From potential issues surrounding Brexit to the rise in artificial intelligence, there are a range of challenges on the horizon for brokers
Insurance brokers are facing significant challenges but their ability to overcome changing market dynamics is unquestioned. To remain successful the ability to evolve their services, business models and client relationships will continue to be key. Here are a few of the challenges facing brokers in 2018 and some possible solutions.
The UK’s withdrawal from the European Union could impact commercial brokers directly if clients scale back their operations as a result of both short-term uncertainty and longer-term difficulties in accessing and trading with European markets.Brokers can add value to client relationships by helping clients in mapping their reliance on European customers and suppliers, and examining alternatives.
The Chartered Insurance Institute (CII) says 81pc of brokers have reported a shortage of technical skills in their business, up from 59pc just two years ago.
Brokers that find a commercial benefit in having well-qualified employees will need to invest in training and supporting wider industry initiatives to increase the take-up of professional learning and qualifications.
Demand to specialise
Specialising differentiates brokers from their competitors and sets them apart as experts in their field. While brokers may be restricting the overall size of their market, they can give themselves a better chance of becoming leaders in a specific space.
Specialising can also help create efficiencies in client acquisition through word of mouth and highly bespoke marketing campaigns. Specialists can also improve client retention, which can provide a platform for generating cross-selling opportunities.
Commoditisation and self-service
Products are becoming more commoditised and encouraging clients to self-serve – but at the same time SMEs are becoming more complex.
Off-the-shelf insurance solutions will not cover all the risks they face, so there is an opportunity for brokers to educate clients about these exposures and give them tailored insurance and risk management advice.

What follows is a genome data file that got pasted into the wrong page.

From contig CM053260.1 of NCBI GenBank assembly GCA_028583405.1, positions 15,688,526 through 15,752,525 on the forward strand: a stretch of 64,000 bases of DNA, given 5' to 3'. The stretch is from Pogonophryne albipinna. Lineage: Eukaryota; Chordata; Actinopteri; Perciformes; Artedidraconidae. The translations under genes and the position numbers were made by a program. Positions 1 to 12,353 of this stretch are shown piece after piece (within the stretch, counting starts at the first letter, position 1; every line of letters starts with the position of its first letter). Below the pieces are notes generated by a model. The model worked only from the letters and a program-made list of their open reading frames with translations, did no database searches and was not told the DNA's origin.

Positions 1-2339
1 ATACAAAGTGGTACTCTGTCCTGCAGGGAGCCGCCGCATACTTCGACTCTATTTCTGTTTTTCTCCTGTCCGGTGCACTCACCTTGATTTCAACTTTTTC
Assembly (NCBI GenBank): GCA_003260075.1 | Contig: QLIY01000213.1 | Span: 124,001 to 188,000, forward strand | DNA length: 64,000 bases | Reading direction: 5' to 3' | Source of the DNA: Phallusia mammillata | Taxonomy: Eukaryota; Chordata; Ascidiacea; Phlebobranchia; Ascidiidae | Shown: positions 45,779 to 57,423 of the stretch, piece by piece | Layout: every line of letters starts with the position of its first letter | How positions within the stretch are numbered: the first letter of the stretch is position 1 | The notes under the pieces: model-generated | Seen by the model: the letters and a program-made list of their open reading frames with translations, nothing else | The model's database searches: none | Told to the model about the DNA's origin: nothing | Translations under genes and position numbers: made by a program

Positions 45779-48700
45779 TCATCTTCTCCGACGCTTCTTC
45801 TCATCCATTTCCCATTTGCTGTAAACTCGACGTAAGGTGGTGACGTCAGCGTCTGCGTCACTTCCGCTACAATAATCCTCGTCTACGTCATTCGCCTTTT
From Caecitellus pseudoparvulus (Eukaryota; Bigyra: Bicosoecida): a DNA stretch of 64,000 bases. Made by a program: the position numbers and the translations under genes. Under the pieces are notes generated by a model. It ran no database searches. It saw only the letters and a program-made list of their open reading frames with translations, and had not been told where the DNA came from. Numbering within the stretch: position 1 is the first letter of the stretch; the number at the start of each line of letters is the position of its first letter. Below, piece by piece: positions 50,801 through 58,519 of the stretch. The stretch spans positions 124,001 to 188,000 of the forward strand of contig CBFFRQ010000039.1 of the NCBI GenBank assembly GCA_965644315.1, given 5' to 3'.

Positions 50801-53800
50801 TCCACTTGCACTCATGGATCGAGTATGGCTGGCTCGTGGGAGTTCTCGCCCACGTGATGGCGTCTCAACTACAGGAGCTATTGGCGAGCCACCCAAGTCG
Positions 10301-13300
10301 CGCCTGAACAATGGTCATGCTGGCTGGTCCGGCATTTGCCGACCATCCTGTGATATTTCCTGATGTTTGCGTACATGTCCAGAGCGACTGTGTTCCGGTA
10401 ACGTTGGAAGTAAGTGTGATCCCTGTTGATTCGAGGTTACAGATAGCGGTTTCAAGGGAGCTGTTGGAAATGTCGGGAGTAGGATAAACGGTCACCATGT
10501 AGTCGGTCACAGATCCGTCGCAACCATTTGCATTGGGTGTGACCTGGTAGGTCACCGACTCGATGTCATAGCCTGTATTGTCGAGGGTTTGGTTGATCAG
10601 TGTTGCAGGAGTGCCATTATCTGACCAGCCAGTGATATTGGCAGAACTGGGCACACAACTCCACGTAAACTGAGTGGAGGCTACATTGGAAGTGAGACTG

Rise in automation
The CII says 40pc of account executives at brokers think their jobs are at risk from artificial intelligence (AI) and technological developments. But technology also offers the opportunity to free up their time and focus on risk-based client management activities.
Discussing the CII’s findings, its president John Moore said: “Technology, particularly AI, could displace employment across the market. The gap in technical and commercial skills could widen.”
Lack of insurance among SMEs
There were a record 5.5 million private sector businesses at the start of 2016, and the Financial Conduct Authority has found that as many as 40pc of these could be underinsured.
Time and again industry research shows that price is a driving factor for SMEs when buying insurance. This focus on price is exacerbated by continual marketing pushing this angle and increasing commoditisation.
Where brokers can move their relationship to an advisory rather than transactional footing they will stand a better chance of combating underinsurance effectively and ensuring their clients get the level of cover they actually need.
In 2014 just 2.4pc of UK SMEs purchased cyber-insurance, according to Global Data. That jumped to 13.7pc in 2016.
The Department for Culture, Media and Sport said as many as 46pc of customers suffered from a cyber-attack or breach of their computer systems last year, up from 24pc in 2015.
As businesses rely more on IT and the risks they face increase, there is an enormous opportunity for brokers to develop a specialism in this market.
Uncertainty in markets
A constantly changing market demands brokers commit resource to understanding and adapting to unfolding demands. This was emphasised recently when the British Insurance Brokers’ Association announced “Innovate, Evolve, Thrive” as the theme for its 2018 conference.
Organisational change has to become part of the daily conversation for brokers and embedding it in their culture will enable every member of the team to make a positive input.
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